Morgan v. Muench, No. 30576.

CourtUnited States State Supreme Court of Iowa
Writing for the CourtPRESTON
Citation156 N.W. 819,181 Iowa 719
Docket NumberNo. 30576.
Decision Date11 March 1916
PartiesMORGAN v. MUENCH.

181 Iowa 719
156 N.W. 819

MORGAN
v.
MUENCH.

No. 30576.

Supreme Court of Iowa.

March 11, 1916.


Appeal from District Court, Plymouth County; Wm. Hutchinson, Judge.

Action at law to recover damages for breach of promise of marriage. There was a trial to a jury, and a verdict and judgment for plaintiff for $15,000. Defendant appeals. Affirmed.

[156 N.W. 820]

T. M. Zink, of Le Mars, for appellant.

Addison G. Kistle, of Council Bluffs, and Sammis & Bradley, of Le Mars, for appellee.


PRESTON, J.

The record is a very long one. Forty-nine errors, which take up 14 pages of the argument, are assigned, but they are not all argued. Appellant's first abstract contains 51 pages, but he has filed an additional abstract of 225 pages, and still another short one; and appellant has filed an additional argument; appellee, an additional abstract and an additional argument.

The story of this case commences in 1909. At that time plaintiff was about 20 years of age, and defendant 37 or 38. Appellant's first wife was an aunt by blood of the plaintiff. Plaintiff went to the home of Mr. and Mrs. Muench near Paullina, Iowa, in the summer or fall of 1909. Appellee taught one term of school, which appellant assisted her in obtaining, and he drove her to and from school a few times during the term. When plaintiff went to defendant's house he and his wife were not getting along together and were then contemplating a divorce. The divorce matter was frequently discused in the plaintiff's presence. Plaintiff knew of the marriage of defendant and his first wife and their relations until a divorce was granted to appellant in October, 1911.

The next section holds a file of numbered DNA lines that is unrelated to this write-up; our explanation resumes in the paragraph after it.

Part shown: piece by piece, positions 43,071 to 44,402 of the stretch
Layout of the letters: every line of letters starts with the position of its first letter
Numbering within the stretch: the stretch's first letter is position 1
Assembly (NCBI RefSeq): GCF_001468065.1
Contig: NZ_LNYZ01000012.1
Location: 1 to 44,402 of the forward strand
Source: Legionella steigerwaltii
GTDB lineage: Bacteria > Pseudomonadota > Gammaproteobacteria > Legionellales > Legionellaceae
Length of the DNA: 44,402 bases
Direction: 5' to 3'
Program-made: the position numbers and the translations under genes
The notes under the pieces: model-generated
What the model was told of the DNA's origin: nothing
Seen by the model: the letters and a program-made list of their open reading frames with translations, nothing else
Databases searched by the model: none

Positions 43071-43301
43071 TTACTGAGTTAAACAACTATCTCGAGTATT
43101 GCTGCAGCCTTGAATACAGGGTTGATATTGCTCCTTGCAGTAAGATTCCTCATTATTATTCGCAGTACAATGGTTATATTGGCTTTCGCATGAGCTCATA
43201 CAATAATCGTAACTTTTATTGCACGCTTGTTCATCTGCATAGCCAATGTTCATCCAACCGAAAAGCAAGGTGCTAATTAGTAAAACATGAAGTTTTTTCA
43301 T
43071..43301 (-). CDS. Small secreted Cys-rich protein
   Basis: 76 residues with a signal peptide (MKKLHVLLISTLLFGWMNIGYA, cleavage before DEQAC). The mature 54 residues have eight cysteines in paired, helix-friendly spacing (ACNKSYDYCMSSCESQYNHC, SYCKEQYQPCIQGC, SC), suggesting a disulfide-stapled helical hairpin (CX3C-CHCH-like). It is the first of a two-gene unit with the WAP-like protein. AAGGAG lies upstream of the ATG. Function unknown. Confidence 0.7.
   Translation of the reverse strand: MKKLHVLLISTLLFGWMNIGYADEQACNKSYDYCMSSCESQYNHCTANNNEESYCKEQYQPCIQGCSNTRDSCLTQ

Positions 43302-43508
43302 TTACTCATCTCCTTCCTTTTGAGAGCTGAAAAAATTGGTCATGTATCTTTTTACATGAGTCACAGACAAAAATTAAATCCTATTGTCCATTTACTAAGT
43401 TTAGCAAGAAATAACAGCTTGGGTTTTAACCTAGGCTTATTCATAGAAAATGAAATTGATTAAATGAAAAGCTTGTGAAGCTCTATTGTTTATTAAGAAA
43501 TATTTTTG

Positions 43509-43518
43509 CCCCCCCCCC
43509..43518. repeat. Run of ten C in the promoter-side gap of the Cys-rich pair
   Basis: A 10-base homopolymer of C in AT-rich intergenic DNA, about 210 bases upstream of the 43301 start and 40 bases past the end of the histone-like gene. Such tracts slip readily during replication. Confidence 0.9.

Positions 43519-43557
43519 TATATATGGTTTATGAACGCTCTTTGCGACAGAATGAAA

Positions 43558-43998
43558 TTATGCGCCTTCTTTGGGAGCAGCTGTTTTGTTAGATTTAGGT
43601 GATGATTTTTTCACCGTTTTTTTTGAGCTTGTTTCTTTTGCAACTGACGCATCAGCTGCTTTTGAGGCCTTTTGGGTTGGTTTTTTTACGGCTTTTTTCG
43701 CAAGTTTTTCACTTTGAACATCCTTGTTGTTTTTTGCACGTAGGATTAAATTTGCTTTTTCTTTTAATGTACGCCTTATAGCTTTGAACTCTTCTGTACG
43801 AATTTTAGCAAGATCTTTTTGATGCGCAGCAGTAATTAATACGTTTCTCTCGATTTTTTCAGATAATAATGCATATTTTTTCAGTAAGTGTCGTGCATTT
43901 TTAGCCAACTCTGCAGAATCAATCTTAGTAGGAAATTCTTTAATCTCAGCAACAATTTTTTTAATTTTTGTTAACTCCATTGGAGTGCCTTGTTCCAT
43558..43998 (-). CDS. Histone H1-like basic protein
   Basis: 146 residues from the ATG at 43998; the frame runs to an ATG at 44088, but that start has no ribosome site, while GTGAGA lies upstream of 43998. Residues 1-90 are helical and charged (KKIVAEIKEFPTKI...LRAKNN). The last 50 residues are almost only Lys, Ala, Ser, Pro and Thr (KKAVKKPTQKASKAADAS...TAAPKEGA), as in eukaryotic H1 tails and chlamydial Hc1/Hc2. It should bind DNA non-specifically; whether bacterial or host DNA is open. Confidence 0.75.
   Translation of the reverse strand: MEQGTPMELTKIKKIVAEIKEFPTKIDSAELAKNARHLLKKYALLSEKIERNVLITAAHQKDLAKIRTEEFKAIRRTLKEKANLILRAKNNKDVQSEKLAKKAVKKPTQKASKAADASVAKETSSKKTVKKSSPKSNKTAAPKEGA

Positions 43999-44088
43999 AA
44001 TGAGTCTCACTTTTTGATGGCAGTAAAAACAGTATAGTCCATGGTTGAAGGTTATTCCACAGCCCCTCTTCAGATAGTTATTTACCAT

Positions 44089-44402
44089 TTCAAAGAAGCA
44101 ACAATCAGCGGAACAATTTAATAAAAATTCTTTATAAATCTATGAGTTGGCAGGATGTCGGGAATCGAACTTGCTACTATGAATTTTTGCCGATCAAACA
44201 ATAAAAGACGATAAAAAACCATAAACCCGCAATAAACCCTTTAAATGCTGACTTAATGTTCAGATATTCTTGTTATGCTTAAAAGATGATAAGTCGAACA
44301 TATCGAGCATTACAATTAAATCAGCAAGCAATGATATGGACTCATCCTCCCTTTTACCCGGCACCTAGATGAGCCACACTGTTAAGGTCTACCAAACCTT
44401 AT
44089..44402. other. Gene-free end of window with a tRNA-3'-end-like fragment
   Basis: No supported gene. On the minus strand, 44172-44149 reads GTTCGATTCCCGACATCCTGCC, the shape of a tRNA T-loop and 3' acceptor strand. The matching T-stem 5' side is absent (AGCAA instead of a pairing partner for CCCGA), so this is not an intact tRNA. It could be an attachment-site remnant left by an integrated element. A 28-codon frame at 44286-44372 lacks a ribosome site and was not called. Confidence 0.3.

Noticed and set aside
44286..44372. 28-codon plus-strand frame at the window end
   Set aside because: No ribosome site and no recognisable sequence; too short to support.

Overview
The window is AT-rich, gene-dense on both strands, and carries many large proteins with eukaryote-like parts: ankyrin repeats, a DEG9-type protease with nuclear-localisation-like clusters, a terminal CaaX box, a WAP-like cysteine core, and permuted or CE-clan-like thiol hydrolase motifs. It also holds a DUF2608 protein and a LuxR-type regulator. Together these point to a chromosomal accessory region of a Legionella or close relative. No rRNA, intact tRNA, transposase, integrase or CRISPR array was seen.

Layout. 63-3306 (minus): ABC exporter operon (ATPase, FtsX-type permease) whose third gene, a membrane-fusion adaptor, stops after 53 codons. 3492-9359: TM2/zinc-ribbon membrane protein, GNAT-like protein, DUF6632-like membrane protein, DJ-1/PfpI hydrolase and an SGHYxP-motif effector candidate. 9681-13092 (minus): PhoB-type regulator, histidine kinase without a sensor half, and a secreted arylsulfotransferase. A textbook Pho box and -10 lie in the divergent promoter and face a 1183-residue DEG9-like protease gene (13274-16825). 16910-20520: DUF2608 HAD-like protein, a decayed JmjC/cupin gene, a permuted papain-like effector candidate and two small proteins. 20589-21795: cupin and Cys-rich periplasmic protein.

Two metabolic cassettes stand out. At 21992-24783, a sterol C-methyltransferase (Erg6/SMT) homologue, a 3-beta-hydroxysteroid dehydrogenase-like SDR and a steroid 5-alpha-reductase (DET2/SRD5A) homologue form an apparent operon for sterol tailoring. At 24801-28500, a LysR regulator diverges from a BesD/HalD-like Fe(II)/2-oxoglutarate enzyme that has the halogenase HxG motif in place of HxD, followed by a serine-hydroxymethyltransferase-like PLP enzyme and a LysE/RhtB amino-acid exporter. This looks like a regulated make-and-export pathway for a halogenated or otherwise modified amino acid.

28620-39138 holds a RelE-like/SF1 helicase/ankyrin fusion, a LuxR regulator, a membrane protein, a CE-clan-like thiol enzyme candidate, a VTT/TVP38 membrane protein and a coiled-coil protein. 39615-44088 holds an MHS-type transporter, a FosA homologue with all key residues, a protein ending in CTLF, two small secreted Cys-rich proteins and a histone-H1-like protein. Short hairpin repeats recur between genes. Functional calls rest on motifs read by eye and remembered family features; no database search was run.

Plaintiff testifies, and it does not seem to be denied by defendant, that in July, 1910, he told her he had applied for the contemplated divorce. The divorce was not resisted. There appears to have been no trouble between defendant and his first wife over plaintiff. Appellant appears to have been attractive in appearance. Plaintiff made her home with defendant and his first wife from the time she went there until the decree of divorce was granted, and she remained there after the divorce until about March, 1912. Defendant married his second wife on March 11, 1913.

Soon after plaintiff's arrival at defendant's home, he began to pay some attentions to her, according to her story, and used to drive her back and forth from school. Some six or eight weeks after her arrival, while he was taking her to school, he attempted to kiss her, but she refused. She says several such attempts were made, and some three months after she went there he asked to kiss her, and she refused, but he did so anyway. This appears to have been about February, 1910. There is a sharp conflict in the testimony at some points, but she testifies, and the jury could have believed, that in April, 1910, she quit teaching school and was going away to work, but defendant wanted her to stay and told her she didn't need to work and promised her a team of colts if she would remain there, and bought the team of colts and gave them to her; that defendant continued his familiarities when opportunity offered, without suggesting any additional improprieties, up to June, 1910. About that time the parties were fishing on his farm when he told her how much he thought of her; that he was getting a divorce from his wife and that he wanted to marry her. She told him she would think it over, and in a conversation a few days later, and after two or three discussions of the matter, she told him she would marry him when he had obtained his divorce. Thereafter they talked about their proposed marriage and he continued his love-making whenever there was opportunity.

About two weeks after she had consented to the proposed marriage, he proposed that they take a trip together to the Yellowstone Park. She says she told him that she ought not to do that, and at first said she would not do so, but that he pictured the trip out so grand and told her he was going to marry her as soon as he got his divorce and that he had started proceedings, and she finally consented. She claims that by arrangement and pretending she was starting for Massena, Iowa, where her sister lived, she went to Sioux City, where he met her; that they proceeded together to Omaha and to Yellowstone. They remained all night at Omaha, where he registered them as man and wife, and they occupied the same room. She claims that here there were further assurances that he would marry her after he had obtained a divorce, and she says that sexual intercourse occurred between them that night for the first time. They completed their trip through Yellowstone Park, traveling as and representing themselves to be man and wife,